For the first time in its almost-50-year history, North Vancouver’s Phibbs Exchange is set to go through a major overhaul.
The Ministry of Transportation and Infrastructure, along with the federal government, is funding a $30-million upgrade to bring the bus loop up to modern standards and increase its capacity.
“They will find a Phibbs Exchange that is much more friendly and welcoming for transit users,” said Bowinn Ma, North Vancouver-Lonsdale NDP MLA and minister of state for infrastructure.
The footprint of the transit hub is expected to grow by about 50 per cent, taking up the remaining unused space between Orwell Street and Highway 1.
When it’s finished, it will have 12 bus bays covered by glass shelters, improved lighting, a comfort station for bus drivers to go to between runs, and a commercial retail space. It will be up to TransLink to decide which business will occupy the space but it will likely be a coffee shop, Ma said.
The new Phibbs Exchange will be designed to accommodate more articulated buses, which will become highly important when the new Bus Rapid Transit system begins rolling out in the next few years, as well as double-decker buses, should they be put into use on the North Shore.
For pedestrians and cyclists, there will be new multi-use path on the south side of the site and west side of the site and there will also be bike lockers on site.
Better stormwater drainage will decrease the likelihood of flooding on nearby Sḵwx̱wú7mesh Úxwumixw (Squamish Nation) and the new state-of-the art drainage systems designed to prevent petrochemicals and sediment from leaching into nearby waterways, Ma said.
With more than 16,000 passengers passing through per day – most of them commuters from Burnaby and all points east – Phibbs is one of the most important pieces of transportation infrastructure on the North Shore. But it’s also one of the most unpleasant, Ma acknowledged.
“We've heard from a lot of people that Phibbs Exchange is just terrible from a user perspective. It's dark at night. It can be scary for passengers who are travelling alone,” she said. “It's clear that the demand on Phibbs Exchange has outgrown what it can actually provide. And on top of that, we want more people to feel comfortable riding on public transit.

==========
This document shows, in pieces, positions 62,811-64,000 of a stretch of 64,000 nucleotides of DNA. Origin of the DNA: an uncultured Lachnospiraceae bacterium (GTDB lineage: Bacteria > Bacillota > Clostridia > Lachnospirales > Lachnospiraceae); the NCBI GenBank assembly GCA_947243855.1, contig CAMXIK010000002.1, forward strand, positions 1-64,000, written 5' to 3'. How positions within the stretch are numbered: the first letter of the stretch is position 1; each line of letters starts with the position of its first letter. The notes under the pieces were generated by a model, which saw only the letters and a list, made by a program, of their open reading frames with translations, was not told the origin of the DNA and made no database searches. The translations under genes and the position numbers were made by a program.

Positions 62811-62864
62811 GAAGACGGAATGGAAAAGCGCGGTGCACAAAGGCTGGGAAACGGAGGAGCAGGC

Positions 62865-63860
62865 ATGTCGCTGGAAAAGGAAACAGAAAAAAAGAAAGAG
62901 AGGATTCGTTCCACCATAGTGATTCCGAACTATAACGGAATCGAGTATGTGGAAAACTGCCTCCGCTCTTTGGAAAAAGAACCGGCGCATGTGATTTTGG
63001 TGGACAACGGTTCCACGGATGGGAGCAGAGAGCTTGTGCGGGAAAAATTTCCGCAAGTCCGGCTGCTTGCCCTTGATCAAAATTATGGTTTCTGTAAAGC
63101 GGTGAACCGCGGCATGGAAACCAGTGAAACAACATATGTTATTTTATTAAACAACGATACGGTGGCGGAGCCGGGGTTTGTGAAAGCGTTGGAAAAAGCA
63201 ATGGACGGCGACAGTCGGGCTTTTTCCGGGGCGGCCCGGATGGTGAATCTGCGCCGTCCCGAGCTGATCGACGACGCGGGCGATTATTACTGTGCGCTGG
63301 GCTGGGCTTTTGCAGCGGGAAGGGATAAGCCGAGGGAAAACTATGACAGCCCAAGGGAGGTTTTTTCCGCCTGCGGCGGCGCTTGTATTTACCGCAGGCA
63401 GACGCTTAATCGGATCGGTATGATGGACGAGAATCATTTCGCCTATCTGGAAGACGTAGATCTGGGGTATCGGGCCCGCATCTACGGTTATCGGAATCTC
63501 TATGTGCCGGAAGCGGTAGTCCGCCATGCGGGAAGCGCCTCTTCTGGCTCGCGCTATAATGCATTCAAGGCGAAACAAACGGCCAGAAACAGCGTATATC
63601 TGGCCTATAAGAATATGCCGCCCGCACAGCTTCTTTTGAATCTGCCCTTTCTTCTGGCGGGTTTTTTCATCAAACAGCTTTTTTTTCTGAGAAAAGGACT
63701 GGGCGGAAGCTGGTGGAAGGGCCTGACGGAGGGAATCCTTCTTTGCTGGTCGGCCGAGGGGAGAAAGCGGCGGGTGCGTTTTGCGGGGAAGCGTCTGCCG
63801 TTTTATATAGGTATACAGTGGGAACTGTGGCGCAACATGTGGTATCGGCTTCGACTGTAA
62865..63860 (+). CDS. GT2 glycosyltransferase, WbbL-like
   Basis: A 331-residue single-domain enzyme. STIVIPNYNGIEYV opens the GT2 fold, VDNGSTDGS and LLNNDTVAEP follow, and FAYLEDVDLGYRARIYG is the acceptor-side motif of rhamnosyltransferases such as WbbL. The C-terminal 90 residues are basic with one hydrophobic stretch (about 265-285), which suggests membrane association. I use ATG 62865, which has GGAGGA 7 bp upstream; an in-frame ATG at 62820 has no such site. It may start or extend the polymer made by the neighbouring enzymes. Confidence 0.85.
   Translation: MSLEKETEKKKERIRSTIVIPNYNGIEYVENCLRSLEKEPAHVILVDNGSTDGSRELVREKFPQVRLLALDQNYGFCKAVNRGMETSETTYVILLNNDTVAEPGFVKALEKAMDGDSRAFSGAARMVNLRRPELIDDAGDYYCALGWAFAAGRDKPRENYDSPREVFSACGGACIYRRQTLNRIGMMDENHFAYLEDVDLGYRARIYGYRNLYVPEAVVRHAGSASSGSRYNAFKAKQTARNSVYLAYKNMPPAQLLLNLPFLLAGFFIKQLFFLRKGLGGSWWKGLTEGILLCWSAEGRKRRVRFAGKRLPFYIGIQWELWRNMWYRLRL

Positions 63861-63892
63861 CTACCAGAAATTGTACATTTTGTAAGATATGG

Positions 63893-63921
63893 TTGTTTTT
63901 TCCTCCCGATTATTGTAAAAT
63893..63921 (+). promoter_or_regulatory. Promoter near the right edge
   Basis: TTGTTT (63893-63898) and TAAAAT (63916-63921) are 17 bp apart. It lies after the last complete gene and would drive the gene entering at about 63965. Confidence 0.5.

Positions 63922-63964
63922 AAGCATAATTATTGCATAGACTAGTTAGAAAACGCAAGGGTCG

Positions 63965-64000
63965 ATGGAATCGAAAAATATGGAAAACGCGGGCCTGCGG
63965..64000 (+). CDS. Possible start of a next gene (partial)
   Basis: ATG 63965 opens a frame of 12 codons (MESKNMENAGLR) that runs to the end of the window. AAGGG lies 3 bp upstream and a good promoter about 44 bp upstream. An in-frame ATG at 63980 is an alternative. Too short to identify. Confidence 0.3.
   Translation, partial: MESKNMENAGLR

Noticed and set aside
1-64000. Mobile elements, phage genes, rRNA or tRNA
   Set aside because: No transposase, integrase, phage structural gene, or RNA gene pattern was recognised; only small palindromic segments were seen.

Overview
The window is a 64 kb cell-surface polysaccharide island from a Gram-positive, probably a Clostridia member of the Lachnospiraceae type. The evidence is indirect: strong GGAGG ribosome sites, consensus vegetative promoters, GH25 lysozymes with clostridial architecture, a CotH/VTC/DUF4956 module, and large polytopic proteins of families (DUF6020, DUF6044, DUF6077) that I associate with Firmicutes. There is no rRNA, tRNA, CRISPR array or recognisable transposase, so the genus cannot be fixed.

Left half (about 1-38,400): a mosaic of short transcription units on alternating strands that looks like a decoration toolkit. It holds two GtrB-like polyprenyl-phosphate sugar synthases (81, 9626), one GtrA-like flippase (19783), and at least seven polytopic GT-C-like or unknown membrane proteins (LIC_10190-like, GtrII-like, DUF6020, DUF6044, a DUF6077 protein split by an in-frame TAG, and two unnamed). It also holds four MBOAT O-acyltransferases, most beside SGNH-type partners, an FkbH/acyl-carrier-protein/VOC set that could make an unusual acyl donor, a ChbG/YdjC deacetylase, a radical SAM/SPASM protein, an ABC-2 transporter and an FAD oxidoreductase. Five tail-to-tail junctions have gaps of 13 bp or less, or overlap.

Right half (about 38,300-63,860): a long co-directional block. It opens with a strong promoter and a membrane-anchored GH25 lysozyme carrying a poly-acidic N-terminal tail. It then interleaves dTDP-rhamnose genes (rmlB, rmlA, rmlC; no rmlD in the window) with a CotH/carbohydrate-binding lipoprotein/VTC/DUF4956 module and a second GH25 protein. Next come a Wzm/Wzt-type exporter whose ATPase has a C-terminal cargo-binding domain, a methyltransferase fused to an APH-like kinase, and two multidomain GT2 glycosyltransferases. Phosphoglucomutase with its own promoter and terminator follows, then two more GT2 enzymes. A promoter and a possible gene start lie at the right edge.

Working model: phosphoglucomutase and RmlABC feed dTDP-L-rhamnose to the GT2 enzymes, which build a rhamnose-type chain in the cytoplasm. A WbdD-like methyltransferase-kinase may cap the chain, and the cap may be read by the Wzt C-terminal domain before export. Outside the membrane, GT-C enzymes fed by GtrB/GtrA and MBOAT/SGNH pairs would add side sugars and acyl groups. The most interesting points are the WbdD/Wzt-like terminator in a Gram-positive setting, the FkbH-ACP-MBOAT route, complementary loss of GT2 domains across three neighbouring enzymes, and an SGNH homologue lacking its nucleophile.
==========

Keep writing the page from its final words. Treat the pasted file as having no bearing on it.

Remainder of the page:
"The more we can incentivize and enable transit usage, the better off we will all be, including those of us who drive.”
Work is expected to start in late September or early October and last until spring 2024.
In order to keep the transit exchange functioning during the year-and-a-half of work, Ma said the construction will likely have to be done in phases. The construction plan will be one of the criteria the ministry will be considering before awarding the design and construction contracts.
“It will look a bit confusing and messy,” Ma said. “My understanding is that TransLink staff will be on site to help direct customers because things will be changing.”
A major upgrade of Phibbs has been on the agenda for years, but an administrative error made in how the land was dedicated in the 1960s that wasn’t discovered until 2018 set the project back. Correcting that error required an all new process within the ministry, Ma said. That also required the budget to be upped, thanks to escalation of costs happening all over the province, she added.
The tender documents also provide incentives for the winning contractor to demonstrate opportunities for Indigenous workers and businesses
In a release, federal Minister of Intergovernmental Affairs, Infrastructure and Communities Dominic LeBlanc said the federal funding will help the North Shore grow.
“Efficient and affordable public transit help communities grow and develop. Upgrades to the Phibbs Transit Exchange will make this vital transit hub safer and support community expansion on the North Shore. Our government is proud to work with our partners to support convenient, inclusive, and sustainable public transportation,” he said.
Phibbs Exchange opened on Oct. 19, 1973. Since then, it has only ever had minor upgrades.